Style top factors in work shoe sales

Comfort, style top factors in work shoe sales

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NEW YORK – Comfort features and style are what drives footwear sales these days, even for practical work and safety shoes.

While price is a major player in the sales game, it is technology and good looks that will win the initial sale, and comfort features are being put into work shoes at a record pace.

In fact, a demand for comfortable work shoes may have contributed to the increase in production of men’s work shoes by 288,000 pairs for the second quarter of 1991 as compared to the first quarter.

Once purchased, successful comfort performance in a shoe will determine the repeat sale, according to resources.

New comfort products at Wolverine World Wide, Rockford, Mich., has brought better-than-anticipated sales this year, said Ted Gedra, national sales manager. Wolverine sells to chains and upscale discounters, said Gedra, and has been aggressive with co-op programs for its regular retailers.

Lake of the Woods, Prentice, Wisc., also supports co-op advertising, as well as local television commercials. A 30-percent increase in sales this year for the firm goes hand-in-hand with the its “diverse network of distribution,” said Jerry Hess, vice president and general manager. He touted comfort features in athletic-styled footwear.

When it comes to effective marketing, “Comfort technology is what sells the boot and what makes the customer come back,” said Dave Mitchell, vice president of product development at Georgia Boot Inc., Franklin, Tenn.

Georgia Boot’s divisions – Georgia Boot, Durango, and North Lake – target specific sectors of the work shoe market, including farm and ranch, and feature the firm’s new Comfort Core Insole technology. “The Comfort Core technology did not come cheap,” noted Mitchell. But a higher price tag is not a deterrant to consumers because the comfort is sought, he said.” Our major sales have been in Comfort Core,” confirmed Mitchell.

Mitchell also believes athletic styling has greatly influenced the work and safety shoe market. Georgia Industrial Footwear offers athletic styles in men’s and women’s slip-resistant safety-toe shoes. In fact, athletic-styled duty shoes are worn by workers at Opryland amusement park where Georgia is the official footwear brand.

Georgia markets its products through a sales force and contacts with restaurant and hotel chains – “a huge market,” related Jerry Cohn, president.

With its recent introduction of Comfort Core, and of the Sure Grip line, introduced a year-and-a-half ago for hospital and restaurant workers, Georgia’s overall price increase has been 3 percent over last year.


There is a small percentage of work shoe sales that go towards fashion purchases, according to Jerry Werman, president of Jerryco Footwear Inc., Island Park, N.Y. Werman noted lace-up styles on “psuedo-athletic uppers” have “almost become a cult thing.” He said 10-15 percent of his firm’s sales go to customers who buy for fashion purposes.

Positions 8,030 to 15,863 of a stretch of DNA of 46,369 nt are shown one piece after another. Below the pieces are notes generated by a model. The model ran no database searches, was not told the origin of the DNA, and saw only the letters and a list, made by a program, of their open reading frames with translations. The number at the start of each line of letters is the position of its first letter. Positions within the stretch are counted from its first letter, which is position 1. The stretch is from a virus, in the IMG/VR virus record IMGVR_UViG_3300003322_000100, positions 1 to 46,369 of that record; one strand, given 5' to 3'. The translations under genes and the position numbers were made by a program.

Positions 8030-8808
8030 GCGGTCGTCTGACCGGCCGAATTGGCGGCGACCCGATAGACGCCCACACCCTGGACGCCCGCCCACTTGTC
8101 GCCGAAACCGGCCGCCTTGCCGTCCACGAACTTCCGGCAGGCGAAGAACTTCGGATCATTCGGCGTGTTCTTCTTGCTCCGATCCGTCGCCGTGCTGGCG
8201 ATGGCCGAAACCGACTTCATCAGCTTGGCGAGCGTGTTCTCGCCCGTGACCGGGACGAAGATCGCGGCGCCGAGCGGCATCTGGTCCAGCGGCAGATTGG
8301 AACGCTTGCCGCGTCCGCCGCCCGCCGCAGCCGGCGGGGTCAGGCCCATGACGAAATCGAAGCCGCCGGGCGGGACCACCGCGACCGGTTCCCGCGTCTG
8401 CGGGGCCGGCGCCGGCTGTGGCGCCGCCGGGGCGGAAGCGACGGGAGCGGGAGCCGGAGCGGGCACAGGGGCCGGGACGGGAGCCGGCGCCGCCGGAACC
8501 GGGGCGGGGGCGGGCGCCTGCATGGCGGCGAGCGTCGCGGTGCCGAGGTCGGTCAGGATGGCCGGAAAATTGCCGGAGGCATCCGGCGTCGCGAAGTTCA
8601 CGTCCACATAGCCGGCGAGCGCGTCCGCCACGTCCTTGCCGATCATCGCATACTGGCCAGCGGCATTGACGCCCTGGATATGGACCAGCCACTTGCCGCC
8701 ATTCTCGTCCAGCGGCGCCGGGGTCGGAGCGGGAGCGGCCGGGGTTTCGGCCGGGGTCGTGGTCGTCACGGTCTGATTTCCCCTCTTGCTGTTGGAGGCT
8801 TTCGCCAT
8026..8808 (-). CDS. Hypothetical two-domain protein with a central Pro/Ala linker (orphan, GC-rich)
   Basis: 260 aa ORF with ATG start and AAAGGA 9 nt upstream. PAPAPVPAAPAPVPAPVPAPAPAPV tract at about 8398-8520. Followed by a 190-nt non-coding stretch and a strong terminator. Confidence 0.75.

Although Jerryco does most of it’s advertising in Europe, said Werman, it is presently preparing a direct mail catalog for industrial factories here. For the last 6-8 months it has been marketing in Europe, and recently showes at Dusseldorf and London trade shows.

Jerryco, which did all its production in Korea until six months ago, now handles 25 percent of total manufacturing domestically.

Carolina Shoe Co., Morganton, N.C., also is realizing the importance of comfort features and has just started to include them in safety-toe footwear. Charles Horton, sales manager, said the firm does not use catalogs for marketing but sticks to the same avenues of distribution – through wholesalers and distributors – it has used in the past

Richard Shoe Co., Womelsdorf, Pa., does not put out consumer catalogs, but utilizes its 28 salespeople on the road. John Lebo, sales manager, described athletic styles as popular, and said the firm just introduced new toe shapes in Western safety-toe boots.

Results of consumer focus groups have lead Dunham, Brattleboro, Vt., away from traditional work-boot styles and toward hiking styles, said Mike Coogan, vice president of merchandise, marketing and product development.

Dunham plans on introducing a steel-toe hiker next spring. The firm sells through independent retailers, catalogs, and specialty distributors.

Reebok International Ltd., Stoughton, Mass., is presently researching the nursing market, said Jennifer Lawrence, brand manager for walking.

Lawrence said that although the comfort technology has drawn in nurses as customers, the firm does not plan on selling the shoes in uniform shops.

PHOTO : Safety-toe styles, from top: Lake of the Woods, Prentice, Wis.; Dickies, Import Systems International, New York; Caterpillar, Jerryco Footwear Inc., Island Park, N.Y.

PHOTO : An Eastland kiltie-style nursing shoe


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